Kutztown Bottling Works sprang from a spring, according to the company website. Pennsylvania is rife with quality spring water, and evidently one Ed Immel began vending beverages from this tap of Mother Nature’s in 1851. (Whether these beverages were flavored, carbonated, or simply undiluted spring water, is unclear). As years passed and the business changed hands, the emphasis of Kutztown Bottling Works became not so much to produce drinks but instead to bottle beer from an advantageously situated brewery down some local railway line. Prohibition, which adversely affected every brewery and distillery from sea to shining sea in the USA, dislodged Kutztown Bottling Works from the malt and alcohol gravy train. Soft drinks were ascendant.
KUTZTOWN: THE EXPERIENCE
Look. Given my peckish for ginger beer, I’m truly happy that any beverage company decides to make one. I don’t get any joy from writing a negative review of any kind. And it should always go without saying that these sorts of commentaries are inherently subjective. But I had anticipated from the start that this oddly pomegranate-colored ginger beer was going to be a turn-off. And so it was.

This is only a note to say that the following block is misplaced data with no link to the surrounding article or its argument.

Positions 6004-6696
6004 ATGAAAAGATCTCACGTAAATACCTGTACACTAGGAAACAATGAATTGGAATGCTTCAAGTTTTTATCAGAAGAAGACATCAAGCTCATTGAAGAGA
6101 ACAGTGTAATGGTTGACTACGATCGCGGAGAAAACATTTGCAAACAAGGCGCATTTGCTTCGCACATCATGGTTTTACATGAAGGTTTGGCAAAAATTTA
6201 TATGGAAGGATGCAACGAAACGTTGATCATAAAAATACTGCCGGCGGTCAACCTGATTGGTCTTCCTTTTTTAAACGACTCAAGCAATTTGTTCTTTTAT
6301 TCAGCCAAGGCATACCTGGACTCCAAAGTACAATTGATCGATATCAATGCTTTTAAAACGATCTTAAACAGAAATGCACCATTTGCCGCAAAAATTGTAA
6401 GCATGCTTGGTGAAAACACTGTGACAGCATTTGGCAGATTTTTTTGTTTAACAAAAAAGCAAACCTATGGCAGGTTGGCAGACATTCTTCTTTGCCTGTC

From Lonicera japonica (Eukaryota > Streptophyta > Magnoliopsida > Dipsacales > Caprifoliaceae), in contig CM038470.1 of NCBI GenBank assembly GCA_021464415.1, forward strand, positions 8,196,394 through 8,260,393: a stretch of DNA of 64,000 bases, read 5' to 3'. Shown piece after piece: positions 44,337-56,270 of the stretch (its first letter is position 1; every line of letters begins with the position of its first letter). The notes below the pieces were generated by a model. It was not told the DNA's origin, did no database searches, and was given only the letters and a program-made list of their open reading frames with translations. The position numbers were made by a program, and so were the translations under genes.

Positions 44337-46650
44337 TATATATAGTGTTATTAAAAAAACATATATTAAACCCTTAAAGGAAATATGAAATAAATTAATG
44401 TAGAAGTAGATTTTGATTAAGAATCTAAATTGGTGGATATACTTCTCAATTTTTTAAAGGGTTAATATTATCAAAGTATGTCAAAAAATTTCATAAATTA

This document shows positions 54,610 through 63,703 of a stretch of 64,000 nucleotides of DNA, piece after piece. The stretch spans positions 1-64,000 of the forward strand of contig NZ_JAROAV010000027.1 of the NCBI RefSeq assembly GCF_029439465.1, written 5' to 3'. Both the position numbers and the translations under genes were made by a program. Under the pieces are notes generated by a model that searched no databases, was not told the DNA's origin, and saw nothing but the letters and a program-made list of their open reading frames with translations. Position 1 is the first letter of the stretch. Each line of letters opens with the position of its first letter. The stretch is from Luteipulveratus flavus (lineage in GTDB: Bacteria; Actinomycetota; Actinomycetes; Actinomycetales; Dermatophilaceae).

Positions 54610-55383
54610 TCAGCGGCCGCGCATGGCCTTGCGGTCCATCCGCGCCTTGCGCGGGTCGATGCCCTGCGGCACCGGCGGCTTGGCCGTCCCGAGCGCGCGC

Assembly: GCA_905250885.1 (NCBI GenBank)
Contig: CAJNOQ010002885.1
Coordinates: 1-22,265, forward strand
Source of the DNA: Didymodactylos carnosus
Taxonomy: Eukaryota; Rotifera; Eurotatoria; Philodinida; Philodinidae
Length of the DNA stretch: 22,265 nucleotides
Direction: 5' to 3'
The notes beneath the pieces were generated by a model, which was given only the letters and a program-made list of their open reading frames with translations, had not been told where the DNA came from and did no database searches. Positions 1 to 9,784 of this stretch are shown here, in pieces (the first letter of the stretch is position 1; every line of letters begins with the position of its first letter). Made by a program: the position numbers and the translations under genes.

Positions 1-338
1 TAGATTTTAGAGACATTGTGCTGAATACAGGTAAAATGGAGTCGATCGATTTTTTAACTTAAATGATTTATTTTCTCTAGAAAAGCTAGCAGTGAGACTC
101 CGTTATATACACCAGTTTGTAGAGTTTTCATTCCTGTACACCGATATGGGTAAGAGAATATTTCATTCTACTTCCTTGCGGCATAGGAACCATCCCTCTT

As the universal and timeless wisdom of a shampoo commercial once taught us all, you never get a second chance to make a first impression. As called out earlier, Kutztown’s color caught me off guard. I suppose I’m open to ginger beers possessing some hue other than clear to whitish (like Barritt’s) or lightly golden. But this competitor’s semiopaque fuschia seemed unmotivated by anything likely to be a key ingredient, like, well, ginger, water, or some kind of sweetener. It also struck the eyes as artificial. Taking into consideration the Pennsylvania terroir of Kutztown, I for a moment remembered how coal mining pollution made some Western PA streams and springs run red. Could you chalk this psychidelic tulip or Technicolor guava shade up to pollution?